I have an excellent memory; I always have. I remember details of certain situations that really are worthless, like what shirt I was wearing when I threw up on the way to school in early elementary or what my sister ordered at Casa Ole when we were young (if you have never heard of Casa Ole its probably for the best). Then I have random memories that are somewhat insignificant but mean a lot because of who I was with. I remember eating Mentos candy in an airport with my dad on our way to San Francisco. Because of the way the tickets worked out I flew with my dad, and my sister flew on a different airline with my mom. Once again, I was in elementary and am not sure why the time eating Mentos stands out. Random.
I wonder if I get this blessing (and sometimes curse) from my Granny. She passed away in March of 2013 at the ripe old age of 99. Towards the end of her life she would often say, “People used to tell me I had the best memory.” I cannot tell you how many times I heard her say this. Apparently, closing in on a century of life makes the short-term memory slip. She would talk as though I had never heard this before.
Keeping a journal for around 15 years now I’m sure plays a part in remembering so many events and details. I am a nostalgic person and enjoy recalling pleasant times in life. Sometimes I even enjoy recalling the difficult times because I’m reminded of what God has brought me through. However, if I am not careful I tend to dwell there, to mentally live in the past. Don’t get me wrong: being mindful of what has happened is important. We learn from history. But there are times we need to forget.
Philippians 3:13-14 says it best: “Forgetting what is behind and straining toward what is ahead, I press on toward the goal to win the prize for which God has called me heavenward in Christ Jesus.” Usually I stop after this verse, but the following verse is crucial: “All of us who are mature should take such a view of things. And if on some point you think differently that too God will make clear to you.” Not only is Paul telling us to turn our gaze forward, he is saying if we are mature in Christ we will do this. Furthermore, if we do not have this view, God will make that clear to us.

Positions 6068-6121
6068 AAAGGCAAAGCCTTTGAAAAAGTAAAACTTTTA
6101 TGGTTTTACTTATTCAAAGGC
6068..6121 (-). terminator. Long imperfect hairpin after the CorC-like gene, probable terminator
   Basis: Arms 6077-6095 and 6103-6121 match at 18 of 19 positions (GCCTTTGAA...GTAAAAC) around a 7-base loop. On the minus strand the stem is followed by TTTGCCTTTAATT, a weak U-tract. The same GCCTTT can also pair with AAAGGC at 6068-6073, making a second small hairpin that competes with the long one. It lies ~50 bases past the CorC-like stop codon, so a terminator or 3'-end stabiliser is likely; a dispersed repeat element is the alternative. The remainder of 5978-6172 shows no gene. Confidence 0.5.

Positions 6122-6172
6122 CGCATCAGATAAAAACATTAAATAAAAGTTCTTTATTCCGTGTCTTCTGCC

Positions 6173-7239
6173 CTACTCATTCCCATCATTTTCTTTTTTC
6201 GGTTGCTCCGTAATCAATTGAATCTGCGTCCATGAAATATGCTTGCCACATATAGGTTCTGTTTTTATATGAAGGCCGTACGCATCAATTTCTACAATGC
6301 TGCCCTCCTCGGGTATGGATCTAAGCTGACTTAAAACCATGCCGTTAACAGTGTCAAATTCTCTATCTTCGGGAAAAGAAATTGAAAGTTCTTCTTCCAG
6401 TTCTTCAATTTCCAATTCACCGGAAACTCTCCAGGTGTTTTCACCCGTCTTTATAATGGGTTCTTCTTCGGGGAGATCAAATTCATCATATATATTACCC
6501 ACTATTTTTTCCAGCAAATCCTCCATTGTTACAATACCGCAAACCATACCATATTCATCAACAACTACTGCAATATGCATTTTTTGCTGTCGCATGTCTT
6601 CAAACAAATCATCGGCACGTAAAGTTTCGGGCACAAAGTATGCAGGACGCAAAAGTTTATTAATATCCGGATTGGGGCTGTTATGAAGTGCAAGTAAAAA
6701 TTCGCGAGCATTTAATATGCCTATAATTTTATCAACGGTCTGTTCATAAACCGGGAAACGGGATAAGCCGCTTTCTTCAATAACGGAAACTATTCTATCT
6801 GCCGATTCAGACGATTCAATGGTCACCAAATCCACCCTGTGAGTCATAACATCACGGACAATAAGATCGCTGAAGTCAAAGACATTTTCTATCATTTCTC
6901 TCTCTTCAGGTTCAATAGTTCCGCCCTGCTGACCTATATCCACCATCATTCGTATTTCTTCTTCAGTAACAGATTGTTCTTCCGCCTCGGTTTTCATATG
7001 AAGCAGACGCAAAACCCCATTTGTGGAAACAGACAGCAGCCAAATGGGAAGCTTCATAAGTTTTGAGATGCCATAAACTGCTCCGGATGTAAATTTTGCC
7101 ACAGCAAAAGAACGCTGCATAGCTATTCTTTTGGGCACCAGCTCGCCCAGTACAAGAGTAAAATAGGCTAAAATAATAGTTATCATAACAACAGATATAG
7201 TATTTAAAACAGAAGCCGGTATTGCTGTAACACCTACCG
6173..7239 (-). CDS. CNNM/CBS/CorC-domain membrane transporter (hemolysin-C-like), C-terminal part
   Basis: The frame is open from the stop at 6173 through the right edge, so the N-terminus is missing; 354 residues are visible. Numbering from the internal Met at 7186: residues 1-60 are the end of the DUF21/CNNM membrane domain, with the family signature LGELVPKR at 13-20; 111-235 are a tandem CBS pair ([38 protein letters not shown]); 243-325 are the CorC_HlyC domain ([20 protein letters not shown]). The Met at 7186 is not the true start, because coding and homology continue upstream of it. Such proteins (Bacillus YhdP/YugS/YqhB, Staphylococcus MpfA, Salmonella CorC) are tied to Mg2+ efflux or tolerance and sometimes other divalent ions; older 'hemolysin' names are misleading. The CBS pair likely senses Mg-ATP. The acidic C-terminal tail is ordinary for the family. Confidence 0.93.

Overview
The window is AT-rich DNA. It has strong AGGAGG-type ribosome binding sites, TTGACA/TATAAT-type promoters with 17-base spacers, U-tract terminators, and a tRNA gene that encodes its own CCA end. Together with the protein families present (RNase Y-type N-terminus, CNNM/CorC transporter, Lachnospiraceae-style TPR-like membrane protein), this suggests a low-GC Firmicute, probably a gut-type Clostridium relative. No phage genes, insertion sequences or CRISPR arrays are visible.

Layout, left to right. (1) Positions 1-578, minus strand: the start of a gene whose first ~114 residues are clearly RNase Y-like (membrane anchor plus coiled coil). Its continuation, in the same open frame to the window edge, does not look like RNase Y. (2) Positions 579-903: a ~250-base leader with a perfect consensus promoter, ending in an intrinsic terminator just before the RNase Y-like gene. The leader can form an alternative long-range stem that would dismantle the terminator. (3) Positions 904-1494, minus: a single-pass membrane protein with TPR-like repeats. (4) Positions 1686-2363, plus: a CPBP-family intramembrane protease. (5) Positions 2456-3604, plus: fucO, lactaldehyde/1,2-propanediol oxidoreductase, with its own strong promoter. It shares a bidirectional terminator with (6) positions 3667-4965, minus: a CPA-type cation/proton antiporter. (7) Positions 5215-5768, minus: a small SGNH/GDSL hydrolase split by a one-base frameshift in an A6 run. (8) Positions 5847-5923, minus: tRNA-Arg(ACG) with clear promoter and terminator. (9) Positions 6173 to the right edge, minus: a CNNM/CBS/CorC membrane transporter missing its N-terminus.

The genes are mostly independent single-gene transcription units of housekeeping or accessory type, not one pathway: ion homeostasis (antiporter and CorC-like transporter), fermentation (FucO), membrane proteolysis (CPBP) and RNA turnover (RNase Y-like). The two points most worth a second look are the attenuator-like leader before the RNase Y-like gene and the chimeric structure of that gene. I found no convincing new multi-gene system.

God presented these verses in a new way for me this morning. I have heard this passage since childhood, but I see it with fresh eyes in light of my current situation in life. If I am dwelling on my past, good or bad, I cannot be moving forward. We cannot look straight at the goal with our heads turned around.
I tend to rehash situations to no end. Remember the saying, “Don’t beat a dead horse?” This concept is nowhere in my understanding. Most of the time I “beat the horse” for months and often for years. But if I want to be mature in Christ I need to start forgetting what is behind and pressing on towards the goal, which is Christ. God says if we think differently he will make it clear to us. As I sit here reading this morning he did just that. I now understand with clarity. And what is the purpose of this? So we can live up to what we have already attained.
Now I ask you this question: where are your eyes? Get out of the past! Paul does not add a clarifying statement such as “Forgetting what is behind unless you have a lot of happy memories to dwell on” or “Forgetting what is behind except for those of you who have regret and think if you keep analyzing the situation it will somehow make it better.” No, he said to be mature by forgetting the past, looking towards Jesus, and pressing on towards the goal.
This is what we are called to. Keep pressing on.